Hirschi Takes Non-Traditional Approach in Disciplinary Action - KAUZ-TV: Newschannel 6 Now | Wichita Falls, TX

Hirschi Takes Non-Traditional Approach in Disciplinary Action

A Texoma school is taking a non-traditional approach when it comes to disciplinary action. Hirschi High School is creating the option of teens sentencing other teens in their peer court system.

It is an alternative to traditional sanctions on the Hirschi campus. Dr. Shannon Hill, Assistant Principal comments, "The student is heard better than they've been heard before. The teacher also knows this is going to make a difference with the child's behavior in the classroom." It is the students behavior that Dr. Hill hopes will be changed once gone through the Charlye O. Society Peer Court Program. She says, "We are trying to be proactive and catch some behaviors on campus. Maybe we can do something other than traditional out of school detention or Saturday school. We want to try something that is non-traditional."

Hirschi's Peer Court Program will serve as a youth empowerment program helping students who have admitted their wrong doing, and now are taking it up among other students. The students will have the roles of a judge, jury members, and attorneys. Student Ashley Washington is ready to help out her fellow classmates. Ashley comments, "I would love to get any of my friends out of trouble or anyone else. I would feel great about getting them out of trouble and getting them on the right track." Dr. Hill hopes the peer court program will prevent students who may be committing minor school offenses from becoming involved in more serious offenses down the road.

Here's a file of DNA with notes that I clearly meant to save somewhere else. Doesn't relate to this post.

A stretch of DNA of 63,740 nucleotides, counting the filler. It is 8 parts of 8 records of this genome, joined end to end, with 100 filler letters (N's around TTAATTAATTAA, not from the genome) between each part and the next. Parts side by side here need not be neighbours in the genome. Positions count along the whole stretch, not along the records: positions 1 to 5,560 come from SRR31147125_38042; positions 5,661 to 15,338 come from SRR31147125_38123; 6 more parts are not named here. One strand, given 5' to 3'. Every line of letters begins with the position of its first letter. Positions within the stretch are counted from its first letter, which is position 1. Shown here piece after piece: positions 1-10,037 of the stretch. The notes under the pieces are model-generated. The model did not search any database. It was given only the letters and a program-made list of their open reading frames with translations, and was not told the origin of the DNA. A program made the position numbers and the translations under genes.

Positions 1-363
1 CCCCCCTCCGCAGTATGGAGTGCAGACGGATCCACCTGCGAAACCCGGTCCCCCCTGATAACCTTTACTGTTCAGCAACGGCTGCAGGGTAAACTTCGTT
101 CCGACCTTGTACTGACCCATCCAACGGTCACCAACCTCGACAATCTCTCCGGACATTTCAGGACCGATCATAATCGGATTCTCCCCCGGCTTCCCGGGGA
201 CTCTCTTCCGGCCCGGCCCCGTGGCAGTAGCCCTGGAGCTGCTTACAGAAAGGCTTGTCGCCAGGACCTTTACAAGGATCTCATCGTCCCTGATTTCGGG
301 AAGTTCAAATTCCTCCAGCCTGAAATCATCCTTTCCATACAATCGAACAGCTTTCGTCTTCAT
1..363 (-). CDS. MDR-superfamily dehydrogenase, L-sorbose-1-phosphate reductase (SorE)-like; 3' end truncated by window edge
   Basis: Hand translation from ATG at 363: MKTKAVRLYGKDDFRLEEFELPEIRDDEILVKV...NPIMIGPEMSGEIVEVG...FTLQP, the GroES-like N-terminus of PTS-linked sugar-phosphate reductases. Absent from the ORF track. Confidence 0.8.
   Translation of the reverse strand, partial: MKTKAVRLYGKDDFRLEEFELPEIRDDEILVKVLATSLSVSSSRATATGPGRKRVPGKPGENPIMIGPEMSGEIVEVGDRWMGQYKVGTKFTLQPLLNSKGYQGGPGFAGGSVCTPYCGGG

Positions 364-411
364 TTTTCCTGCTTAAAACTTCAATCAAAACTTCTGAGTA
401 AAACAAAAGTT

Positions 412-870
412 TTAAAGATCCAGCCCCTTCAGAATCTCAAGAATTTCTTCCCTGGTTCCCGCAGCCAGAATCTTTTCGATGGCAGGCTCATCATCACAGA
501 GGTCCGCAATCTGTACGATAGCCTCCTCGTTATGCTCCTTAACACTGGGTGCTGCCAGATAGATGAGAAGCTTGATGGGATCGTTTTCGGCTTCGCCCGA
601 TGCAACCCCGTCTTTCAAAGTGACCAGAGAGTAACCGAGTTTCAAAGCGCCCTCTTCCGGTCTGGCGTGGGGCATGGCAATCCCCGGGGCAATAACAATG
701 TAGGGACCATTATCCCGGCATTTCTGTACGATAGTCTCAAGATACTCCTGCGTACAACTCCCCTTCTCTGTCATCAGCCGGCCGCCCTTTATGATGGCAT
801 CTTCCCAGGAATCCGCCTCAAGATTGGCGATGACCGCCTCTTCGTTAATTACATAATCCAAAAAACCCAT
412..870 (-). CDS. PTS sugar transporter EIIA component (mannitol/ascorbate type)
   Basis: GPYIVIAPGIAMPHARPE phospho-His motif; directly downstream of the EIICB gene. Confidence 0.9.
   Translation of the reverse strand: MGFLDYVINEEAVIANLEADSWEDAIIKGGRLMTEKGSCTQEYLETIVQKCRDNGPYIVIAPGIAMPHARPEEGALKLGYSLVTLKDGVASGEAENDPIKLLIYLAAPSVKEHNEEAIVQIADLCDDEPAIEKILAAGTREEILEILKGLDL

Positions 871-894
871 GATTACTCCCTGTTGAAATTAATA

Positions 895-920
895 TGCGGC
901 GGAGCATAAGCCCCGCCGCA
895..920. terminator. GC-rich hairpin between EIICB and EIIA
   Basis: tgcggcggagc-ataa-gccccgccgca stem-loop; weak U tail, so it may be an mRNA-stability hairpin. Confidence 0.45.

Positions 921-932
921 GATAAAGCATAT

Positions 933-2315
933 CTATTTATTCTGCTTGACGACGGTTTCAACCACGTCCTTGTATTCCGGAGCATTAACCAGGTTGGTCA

The peer court program will be conducted during lunch hour two days a week, just so students will not miss any class time. Hirschi's Charlye O. Society Peer Court Program is funded through The Wichita County Teen Court.

Hirschi High School tells Newschannel 6 the program was named appropriately after Charlie O. Farris, a prominent civil rights legal pioneer from the area.    

School leaders want parents who are concerned with the program to call the school and let them know, that way the peer court program will not be offered to your child.

 

Natalie Garcia,  Newschannel 6

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